Less Paper in Push for Plastic
By ANURADHA RAGHUNATHAN / The Dallas Morning News
You may not see as many credit-card offers weighing down your mailbox these days.
After peaking in 2001, direct-mail solicitations from card companies are slowing, while consumer-response rates are down significantly from a few years ago.
In an industry that tends to move in concert, companies have begun to realize that blanketing consumers with mass mailings may no longer be the key to building market share.
The race now is to satisfy existing customers and build loyalty.
As a result, card companies are expanding their rewards and partner programs, and more credit-card applications are popping up at places like Starbucks and the Disney Store.
But buyer beware: Rewards programs don't necessarily save you money, if you wind up paying a higher interest rate or annual fee.
Americans possess an average of 13.5 credit cards per household, about 1.5 billion nationwide. Card debt levels are at a record, with an average of $9,205 per household for 2003, up from $8,940 in 2002 and $8,234 in 2001, according to cardweb.com.
And the direct-mail solicitations don't cut it. In 2000, companies had to send out 167 solicitations to elicit one response. By 2002, companies mailed 200 solicitations to get one response.
For the first three quarters of 2003, total credit-card mailings fell by 13 percent, to 3.2 billion from 3.7 billion in the first three quarters of 2002, according to Synovate, a market research company.
"A lot of the usual suspects have slowed down," said David Robertson, publisher of The Nilson Report, a consumer payments newsletter. The question is: "Do they want to continue to solicit by direct mail for a diminishing rate of returns, or is the money better spent on customer retention?"
Companies spend at least $120 to attract each new customer and are loath to lose them.
Companies are beefing up their rewards and loyalty programs, offering co-branded cards and doling out bonus points for loyalty.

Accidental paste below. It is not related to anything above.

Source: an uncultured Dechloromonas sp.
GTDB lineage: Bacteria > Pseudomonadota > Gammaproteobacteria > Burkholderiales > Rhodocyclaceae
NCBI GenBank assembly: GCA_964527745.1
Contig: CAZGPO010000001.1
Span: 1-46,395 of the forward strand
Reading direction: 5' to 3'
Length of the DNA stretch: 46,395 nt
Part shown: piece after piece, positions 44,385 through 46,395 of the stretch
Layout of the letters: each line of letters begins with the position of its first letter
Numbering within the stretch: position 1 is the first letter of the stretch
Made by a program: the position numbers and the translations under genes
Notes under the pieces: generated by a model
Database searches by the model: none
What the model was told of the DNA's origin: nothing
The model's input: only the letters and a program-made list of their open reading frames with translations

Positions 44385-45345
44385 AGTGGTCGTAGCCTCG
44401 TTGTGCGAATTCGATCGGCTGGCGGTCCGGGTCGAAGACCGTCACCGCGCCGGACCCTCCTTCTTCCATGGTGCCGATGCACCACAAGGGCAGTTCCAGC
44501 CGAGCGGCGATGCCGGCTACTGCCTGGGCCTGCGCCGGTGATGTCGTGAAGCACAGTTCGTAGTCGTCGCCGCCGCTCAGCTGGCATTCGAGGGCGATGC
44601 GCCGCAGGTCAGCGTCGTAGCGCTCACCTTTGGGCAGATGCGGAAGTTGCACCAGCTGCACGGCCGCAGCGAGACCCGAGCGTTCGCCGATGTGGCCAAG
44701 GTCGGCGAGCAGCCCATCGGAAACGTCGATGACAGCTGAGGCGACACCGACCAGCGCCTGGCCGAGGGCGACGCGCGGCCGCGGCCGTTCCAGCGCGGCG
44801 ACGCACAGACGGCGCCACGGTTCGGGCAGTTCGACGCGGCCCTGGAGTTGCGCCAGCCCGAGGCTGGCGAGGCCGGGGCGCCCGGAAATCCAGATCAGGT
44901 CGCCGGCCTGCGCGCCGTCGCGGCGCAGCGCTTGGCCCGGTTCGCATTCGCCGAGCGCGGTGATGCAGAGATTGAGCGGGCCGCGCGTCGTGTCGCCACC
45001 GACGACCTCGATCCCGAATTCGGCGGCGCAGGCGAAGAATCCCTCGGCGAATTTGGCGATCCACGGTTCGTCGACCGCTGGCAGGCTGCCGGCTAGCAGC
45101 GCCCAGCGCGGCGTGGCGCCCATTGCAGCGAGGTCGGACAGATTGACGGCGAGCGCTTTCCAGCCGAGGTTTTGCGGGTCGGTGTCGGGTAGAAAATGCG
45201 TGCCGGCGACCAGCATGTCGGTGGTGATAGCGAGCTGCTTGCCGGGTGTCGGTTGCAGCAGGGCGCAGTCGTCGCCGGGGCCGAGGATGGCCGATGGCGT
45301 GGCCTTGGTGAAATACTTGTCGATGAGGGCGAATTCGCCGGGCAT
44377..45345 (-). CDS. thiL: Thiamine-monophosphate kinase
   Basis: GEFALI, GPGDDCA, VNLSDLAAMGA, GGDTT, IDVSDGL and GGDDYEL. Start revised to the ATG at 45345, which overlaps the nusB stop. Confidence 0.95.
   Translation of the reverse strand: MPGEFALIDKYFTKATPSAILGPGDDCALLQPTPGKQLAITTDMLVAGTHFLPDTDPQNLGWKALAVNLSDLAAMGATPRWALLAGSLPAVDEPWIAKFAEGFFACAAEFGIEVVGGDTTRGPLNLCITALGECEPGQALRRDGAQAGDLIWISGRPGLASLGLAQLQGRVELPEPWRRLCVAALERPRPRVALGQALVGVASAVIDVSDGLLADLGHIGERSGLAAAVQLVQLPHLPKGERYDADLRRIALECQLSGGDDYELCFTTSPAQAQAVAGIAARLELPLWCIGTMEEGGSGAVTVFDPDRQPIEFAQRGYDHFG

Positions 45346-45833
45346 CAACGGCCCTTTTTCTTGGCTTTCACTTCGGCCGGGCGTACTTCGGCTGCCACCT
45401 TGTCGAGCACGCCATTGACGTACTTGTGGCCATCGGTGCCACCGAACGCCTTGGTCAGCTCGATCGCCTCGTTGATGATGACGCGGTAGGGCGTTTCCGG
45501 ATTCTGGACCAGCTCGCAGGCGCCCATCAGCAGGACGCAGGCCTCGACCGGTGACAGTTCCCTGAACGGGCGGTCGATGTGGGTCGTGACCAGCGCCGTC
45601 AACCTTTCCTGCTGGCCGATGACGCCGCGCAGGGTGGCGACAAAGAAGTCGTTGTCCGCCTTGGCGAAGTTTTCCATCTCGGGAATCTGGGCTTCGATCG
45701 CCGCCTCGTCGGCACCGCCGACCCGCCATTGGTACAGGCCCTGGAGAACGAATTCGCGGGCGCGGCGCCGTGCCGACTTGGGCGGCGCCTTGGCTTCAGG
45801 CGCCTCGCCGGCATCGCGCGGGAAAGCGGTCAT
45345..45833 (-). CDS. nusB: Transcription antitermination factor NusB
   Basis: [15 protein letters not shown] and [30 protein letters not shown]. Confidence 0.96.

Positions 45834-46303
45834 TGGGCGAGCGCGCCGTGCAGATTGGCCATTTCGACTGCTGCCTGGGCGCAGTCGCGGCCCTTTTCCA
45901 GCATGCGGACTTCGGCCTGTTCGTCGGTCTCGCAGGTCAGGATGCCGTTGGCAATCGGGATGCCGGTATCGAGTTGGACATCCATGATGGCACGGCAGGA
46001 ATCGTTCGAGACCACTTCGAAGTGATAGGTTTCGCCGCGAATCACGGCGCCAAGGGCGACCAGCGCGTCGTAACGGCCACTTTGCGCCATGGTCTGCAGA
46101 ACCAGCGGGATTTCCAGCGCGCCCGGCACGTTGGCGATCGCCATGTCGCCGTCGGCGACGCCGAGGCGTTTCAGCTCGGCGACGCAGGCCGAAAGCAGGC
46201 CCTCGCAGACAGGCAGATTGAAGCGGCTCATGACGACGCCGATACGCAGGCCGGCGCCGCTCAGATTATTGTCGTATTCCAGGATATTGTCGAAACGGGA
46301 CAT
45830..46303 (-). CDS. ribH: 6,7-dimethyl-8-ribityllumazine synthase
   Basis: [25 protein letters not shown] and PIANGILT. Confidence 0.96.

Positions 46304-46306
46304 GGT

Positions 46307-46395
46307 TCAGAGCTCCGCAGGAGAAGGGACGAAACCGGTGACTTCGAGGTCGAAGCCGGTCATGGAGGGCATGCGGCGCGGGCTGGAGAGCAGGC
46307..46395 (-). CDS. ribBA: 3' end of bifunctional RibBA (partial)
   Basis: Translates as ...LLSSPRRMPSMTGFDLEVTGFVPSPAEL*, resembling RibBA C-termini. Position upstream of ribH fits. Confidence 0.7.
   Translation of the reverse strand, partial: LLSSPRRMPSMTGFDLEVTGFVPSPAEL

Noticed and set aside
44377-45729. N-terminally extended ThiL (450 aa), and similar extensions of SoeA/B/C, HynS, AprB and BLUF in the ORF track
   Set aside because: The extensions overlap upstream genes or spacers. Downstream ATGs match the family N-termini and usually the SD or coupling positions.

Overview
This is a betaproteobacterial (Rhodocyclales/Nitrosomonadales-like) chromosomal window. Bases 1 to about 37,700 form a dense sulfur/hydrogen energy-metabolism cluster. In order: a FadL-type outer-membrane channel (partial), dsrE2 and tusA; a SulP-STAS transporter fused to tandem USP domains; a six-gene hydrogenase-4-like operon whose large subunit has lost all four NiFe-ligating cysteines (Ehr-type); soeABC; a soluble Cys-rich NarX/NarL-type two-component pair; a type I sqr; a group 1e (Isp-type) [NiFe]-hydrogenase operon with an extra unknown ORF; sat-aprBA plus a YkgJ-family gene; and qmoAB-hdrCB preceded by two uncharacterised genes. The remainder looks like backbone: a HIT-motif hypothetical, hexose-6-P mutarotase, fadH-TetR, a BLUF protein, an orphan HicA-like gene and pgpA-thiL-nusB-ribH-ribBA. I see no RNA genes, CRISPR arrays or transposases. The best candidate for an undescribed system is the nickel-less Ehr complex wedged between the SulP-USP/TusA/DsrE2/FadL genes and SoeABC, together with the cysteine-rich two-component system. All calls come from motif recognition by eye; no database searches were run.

"This is a more cost-effective solution to drive more volume and spend from existing customers," said Doug Leighton, a department head for co-branded programs at Visa USA Inc.
How low can you go?
When interest rates fell during the 2001 recession, companies started offering teaser rates like never before. Mailboxes were flooded with offers like zero percent for a balance transfer, and so on.
But companies can't offer low rates for eternity. When interest rates rise, the sweetheart deals will go away.
"You can't play this strategy forever," said Stan Myers, managing director at California-based Card Analytics Consulting Inc. "At some point, you have to move them off the teaser rate to a fixed rate."
In January 2002, nearly 80 percent of direct mail offers had zero percent introductory rates, but by the end of 2003, less than 50 percent did, according to Mintel Comperemedia, a market research company.
And many companies started off 2002 by offering balance transfer periods of 12 months or more. By the end of 2003, most were for 11 months or less.
"The problem with the pricing strategy is that in every industry there is only one price leader," Maritz's Moloney said. "Companies that are pulling customers by price and rate only are realizing that their customers are not loyal. They are cherry pickers, and they move on."